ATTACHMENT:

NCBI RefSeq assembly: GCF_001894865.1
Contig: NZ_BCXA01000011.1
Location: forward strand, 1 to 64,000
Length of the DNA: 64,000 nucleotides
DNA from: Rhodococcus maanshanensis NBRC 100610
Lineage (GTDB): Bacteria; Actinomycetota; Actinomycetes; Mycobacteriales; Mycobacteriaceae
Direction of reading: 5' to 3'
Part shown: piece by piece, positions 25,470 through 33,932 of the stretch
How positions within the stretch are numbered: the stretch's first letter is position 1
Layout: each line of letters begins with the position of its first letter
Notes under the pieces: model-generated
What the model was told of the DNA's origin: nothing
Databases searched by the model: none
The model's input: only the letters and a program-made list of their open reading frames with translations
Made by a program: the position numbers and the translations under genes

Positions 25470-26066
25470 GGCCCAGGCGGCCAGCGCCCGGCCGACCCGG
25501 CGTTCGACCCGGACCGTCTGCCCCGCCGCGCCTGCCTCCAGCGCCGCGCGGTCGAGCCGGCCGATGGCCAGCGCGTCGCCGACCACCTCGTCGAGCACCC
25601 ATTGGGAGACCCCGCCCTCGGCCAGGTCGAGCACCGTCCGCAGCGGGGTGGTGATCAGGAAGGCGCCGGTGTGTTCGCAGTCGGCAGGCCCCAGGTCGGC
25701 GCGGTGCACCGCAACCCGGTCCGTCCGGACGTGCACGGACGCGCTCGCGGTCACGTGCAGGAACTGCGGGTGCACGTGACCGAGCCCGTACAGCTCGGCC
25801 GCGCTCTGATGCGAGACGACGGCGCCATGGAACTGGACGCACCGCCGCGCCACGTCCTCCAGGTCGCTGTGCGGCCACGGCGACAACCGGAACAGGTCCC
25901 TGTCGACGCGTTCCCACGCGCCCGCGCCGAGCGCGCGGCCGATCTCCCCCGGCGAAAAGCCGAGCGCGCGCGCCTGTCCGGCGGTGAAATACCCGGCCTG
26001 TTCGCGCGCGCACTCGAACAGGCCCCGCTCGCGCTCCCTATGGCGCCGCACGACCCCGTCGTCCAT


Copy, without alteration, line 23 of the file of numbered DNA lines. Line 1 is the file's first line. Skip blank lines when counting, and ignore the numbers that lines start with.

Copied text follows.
26001 TTCGCGCGCGCACTCGAACAGGCCCCGCTCGCGCTCCCTATGGCGCCGCACGACCCCGTCGTCCAT